For a diabetic one of the best ways to lower your blood sugar is to exercise. It's recommended that your exercise after meals as a way of maintaining your blood sugar. The hard thing about that is when you're working. After all, how do you get your heart rate up in an office? My answer is using the stairs. I know this will be hard to do in Washington, DC where security measures make stairways inaccessible to get back in to you office. My strategy is to go up and down once (I have eight flights of stairs) and then take the stairs all the way out and take the elevator back up. That is a good ten minutes of exercise which does seem to have an impact on the blood sugar.
Hey Michashell, thanks for the comment. You know what? After a week of monitoring I'm already making discoveries.
1. I can eat bread! I ate a egg sandwich (made with egg whites)! and TWO slices of whole wheat bread. My blood sugar didn't spike. WOO!
2. Tomatoes make my blood sugar go up a lot. Boo! Thanks for pointing out the tomato thing Michashell! I looked at my log and noticed that my tomato salad was making my blood sugar go way up after eating.
So the hardest part emotionally of this was telling my parents. My parents have been telling me my entire life to lose weight and eat better. I've resisted them 100% of the way. Not because I haven't been trying to eat healthy and exercise but I hated the body image stuff. I was afraid that telling my parents would be a calvacade of "I told you so's."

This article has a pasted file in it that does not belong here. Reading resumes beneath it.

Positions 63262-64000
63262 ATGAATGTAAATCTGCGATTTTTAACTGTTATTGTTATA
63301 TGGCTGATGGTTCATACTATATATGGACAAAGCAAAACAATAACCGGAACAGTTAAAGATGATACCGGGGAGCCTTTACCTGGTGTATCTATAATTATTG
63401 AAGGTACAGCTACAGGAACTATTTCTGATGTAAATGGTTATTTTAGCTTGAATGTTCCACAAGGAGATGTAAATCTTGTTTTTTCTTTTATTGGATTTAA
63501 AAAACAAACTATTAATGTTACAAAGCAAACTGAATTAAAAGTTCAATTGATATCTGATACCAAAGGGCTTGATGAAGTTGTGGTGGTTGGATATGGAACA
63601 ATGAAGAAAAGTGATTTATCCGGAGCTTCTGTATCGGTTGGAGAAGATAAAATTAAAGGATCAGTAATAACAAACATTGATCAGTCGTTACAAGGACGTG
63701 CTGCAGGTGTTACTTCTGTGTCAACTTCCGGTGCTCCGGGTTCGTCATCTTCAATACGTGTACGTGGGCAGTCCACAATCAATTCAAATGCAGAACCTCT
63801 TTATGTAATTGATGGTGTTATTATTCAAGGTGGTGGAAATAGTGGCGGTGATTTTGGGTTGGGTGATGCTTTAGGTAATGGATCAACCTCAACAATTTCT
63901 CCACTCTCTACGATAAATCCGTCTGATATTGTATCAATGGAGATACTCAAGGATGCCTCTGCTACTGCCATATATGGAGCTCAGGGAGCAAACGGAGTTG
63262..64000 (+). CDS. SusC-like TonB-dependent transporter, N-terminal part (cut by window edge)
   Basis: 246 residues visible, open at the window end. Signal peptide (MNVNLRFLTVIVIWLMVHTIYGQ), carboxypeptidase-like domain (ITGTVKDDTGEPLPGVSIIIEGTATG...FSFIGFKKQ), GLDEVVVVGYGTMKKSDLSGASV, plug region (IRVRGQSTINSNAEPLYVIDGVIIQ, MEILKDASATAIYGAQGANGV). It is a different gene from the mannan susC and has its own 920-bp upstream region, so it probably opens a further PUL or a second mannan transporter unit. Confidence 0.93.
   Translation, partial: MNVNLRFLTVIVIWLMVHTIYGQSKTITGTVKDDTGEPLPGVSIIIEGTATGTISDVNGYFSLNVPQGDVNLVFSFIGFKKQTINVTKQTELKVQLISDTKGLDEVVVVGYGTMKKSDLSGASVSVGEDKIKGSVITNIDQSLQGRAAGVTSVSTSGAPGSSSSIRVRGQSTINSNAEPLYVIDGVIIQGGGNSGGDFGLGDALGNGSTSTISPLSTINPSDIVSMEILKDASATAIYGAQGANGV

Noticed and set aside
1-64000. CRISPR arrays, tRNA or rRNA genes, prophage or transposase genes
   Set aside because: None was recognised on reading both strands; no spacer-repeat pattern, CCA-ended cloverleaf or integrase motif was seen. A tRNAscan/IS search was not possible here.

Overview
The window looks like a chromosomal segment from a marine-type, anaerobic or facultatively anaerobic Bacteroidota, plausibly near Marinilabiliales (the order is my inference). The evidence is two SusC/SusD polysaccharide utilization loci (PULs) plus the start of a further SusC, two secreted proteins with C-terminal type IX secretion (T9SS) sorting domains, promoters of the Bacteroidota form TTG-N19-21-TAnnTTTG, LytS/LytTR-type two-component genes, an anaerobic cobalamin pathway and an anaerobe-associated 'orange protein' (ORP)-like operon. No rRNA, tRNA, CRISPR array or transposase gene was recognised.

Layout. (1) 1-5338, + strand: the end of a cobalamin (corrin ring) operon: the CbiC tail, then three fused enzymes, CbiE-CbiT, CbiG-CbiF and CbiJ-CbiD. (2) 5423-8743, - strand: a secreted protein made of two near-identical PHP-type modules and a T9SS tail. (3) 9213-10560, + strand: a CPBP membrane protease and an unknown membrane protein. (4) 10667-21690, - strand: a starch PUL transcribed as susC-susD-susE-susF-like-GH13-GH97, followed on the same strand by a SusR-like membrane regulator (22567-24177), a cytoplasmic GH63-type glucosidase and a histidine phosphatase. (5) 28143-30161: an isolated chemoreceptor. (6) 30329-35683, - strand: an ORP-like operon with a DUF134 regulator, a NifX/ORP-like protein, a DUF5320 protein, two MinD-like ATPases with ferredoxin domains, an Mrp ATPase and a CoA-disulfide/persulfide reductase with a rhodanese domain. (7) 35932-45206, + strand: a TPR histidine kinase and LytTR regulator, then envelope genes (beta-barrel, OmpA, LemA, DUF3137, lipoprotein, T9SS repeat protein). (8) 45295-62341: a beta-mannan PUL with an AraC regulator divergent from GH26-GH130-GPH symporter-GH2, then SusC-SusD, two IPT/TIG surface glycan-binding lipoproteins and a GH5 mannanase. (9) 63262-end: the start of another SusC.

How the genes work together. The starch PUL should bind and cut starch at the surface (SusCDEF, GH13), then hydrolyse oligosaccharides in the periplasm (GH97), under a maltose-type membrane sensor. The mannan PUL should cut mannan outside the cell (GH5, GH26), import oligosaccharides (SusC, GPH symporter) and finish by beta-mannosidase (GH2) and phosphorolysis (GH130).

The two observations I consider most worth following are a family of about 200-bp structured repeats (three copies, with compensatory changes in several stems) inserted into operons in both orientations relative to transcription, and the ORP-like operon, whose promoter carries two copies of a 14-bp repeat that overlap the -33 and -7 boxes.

So yesterday I got the results of my urine test back with my albumin and creatinine levels. They were high and I was freaking out. The only person I could call was my dad who is a retired doctor. My mom answered the phone and I told her. She was shocked. When I asked to talk to my dad I steeled myself. It was bad at first. He did say things like "when you come home you always eat a lot." He also went on a big list of things I should do, all of which was covered by my diabetes management class. I listened to him and then took a deep breath and told him what I was doing and what the diabetes class told me to do. Here's the amazing thing, he apologized. He apologized for not listening and told me it would have been better if I told him the steps I was already taking first. My dad never apologizes. On top of that, he was very reassuring. He told me my levels were high and indicative of diabetes but I was nowhere near renal failure. He told me this was manageable and gave me a list of things to ask my doctor about.
I think the shrink on Grey's Anatomy was right. The point is to feel the horrible feelings and realize you won't die from them.
Checking in / On the road...
6 years ago